Voices that Need to Be Heard
|Above copied from a Facebook post of John Silva
There is an ongoing demonstration in front of the Department of Education by those opposed to the implementation of K-12.
In our own experience in Synergeia, an organisation devoted to teaching teachers to be better at their work, we have a consensus, heard from most teachers, that K-12 does not work. There are implementation problems, teachers not trained, books not delivered and for many of us in Synergeia, we consider the expense of additional years a burden. We believe that we should enhance the current grades so that each year, from Kinder on, are truly educational experiences for the students. Right now, they are woefully inadequate and schools become day care centres or prisons to keep students for the required hours. So many brains lost. That's why we lag so far behind.
The Department of Education is a major disappointment and reflects badly on the Aquino Government.A report from Miguel Ortilla of CNN Philippines echoes some of the points raised by John Silva.
|To view this report, please click here
I had the opportunity to meet Dr. Milwida Guevara, President and CEO of Synergeia Foundation during a round-table discussion back in 2006 in Washington, DC. The discussion was sponsored by the Southeast Asia Studies Program at Johns Hopkins University. During one point in the discussion, Guevarra was actually in tears as she related to us some of the challenges schools in the Philippines were facing. Bienvenido Nebres, S.J., the founding chair of Synergeia, asked the following question in 2010:
“How does adding two more years help out? What good does it do to the 600,000 that do not finish Grade 4? Or to the 700,000 who do not finish Grade 6? Or are they saying that they just don’t care?”These are voices that definitely need to be heard.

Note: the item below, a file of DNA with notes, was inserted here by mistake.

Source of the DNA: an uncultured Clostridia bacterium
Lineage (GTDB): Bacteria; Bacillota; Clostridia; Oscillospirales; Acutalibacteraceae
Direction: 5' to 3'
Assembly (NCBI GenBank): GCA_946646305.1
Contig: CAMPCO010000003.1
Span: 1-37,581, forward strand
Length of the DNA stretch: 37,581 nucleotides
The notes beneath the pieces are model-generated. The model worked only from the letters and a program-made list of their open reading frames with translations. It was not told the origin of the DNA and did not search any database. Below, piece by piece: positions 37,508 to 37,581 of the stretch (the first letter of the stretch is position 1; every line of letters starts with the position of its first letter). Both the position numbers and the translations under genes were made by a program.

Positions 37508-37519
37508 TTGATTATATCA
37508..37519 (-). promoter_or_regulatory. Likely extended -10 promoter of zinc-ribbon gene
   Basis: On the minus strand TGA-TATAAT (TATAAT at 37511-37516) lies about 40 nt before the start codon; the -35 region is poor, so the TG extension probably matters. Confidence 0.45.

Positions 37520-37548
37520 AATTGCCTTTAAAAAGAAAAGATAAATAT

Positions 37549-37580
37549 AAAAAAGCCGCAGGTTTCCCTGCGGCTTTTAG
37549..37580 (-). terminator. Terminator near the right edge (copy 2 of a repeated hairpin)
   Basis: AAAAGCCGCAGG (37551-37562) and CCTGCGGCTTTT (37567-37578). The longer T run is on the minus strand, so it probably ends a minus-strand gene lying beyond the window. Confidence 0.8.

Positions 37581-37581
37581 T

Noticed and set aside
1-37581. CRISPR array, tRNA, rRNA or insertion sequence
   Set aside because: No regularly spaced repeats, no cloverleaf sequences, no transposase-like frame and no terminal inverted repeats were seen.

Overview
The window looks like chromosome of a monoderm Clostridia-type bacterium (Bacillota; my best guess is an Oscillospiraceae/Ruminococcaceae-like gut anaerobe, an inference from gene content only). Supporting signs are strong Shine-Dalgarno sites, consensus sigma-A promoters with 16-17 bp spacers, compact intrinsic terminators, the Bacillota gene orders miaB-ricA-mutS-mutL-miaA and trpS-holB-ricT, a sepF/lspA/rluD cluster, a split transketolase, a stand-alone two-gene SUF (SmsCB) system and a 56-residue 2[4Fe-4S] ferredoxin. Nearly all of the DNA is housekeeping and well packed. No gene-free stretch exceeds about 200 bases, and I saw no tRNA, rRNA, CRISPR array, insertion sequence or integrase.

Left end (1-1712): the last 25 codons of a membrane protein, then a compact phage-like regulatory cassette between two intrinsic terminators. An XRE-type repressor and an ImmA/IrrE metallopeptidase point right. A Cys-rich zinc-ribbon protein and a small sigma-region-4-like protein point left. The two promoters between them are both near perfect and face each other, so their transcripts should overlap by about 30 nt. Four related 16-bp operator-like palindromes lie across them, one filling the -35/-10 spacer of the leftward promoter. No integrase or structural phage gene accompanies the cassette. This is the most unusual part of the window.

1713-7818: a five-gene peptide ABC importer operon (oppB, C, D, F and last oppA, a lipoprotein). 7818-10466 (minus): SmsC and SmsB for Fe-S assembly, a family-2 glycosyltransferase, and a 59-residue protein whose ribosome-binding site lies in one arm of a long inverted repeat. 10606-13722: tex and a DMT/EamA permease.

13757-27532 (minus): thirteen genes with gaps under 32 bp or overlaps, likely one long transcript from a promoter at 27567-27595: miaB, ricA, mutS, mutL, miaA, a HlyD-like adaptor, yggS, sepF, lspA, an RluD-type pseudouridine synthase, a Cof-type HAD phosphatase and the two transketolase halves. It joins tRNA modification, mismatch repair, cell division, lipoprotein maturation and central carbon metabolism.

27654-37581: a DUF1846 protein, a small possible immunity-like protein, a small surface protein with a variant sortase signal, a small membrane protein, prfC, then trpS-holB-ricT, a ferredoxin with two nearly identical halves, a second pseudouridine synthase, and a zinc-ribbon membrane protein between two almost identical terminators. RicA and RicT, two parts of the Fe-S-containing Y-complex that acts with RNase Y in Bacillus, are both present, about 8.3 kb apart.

Teachers carry a huge responsibility in their classrooms. It is only expected then that teachers cannot really abandon their post to rally along the streets of Manila. There are half a million teachers, but they are scattered all over the country. Some are even serving children in remote areas that would take a day or two to reach from an urban area. Teachers are likewise in a difficult position. Teachers are employees of the Department of Education. Supervisors or superintendents are often more interested in promoting the agenda of the central office than finding the truth. And with a president who would not hesitate to throw a jab, void of any sensitivity or compassion, who would really voice out?
Solving the problems of basic education require us to listen to those who are inside the classrooms. Simply listening, however, is insufficient for their voices are weak. We need to seek. The people at Synergeia had done so.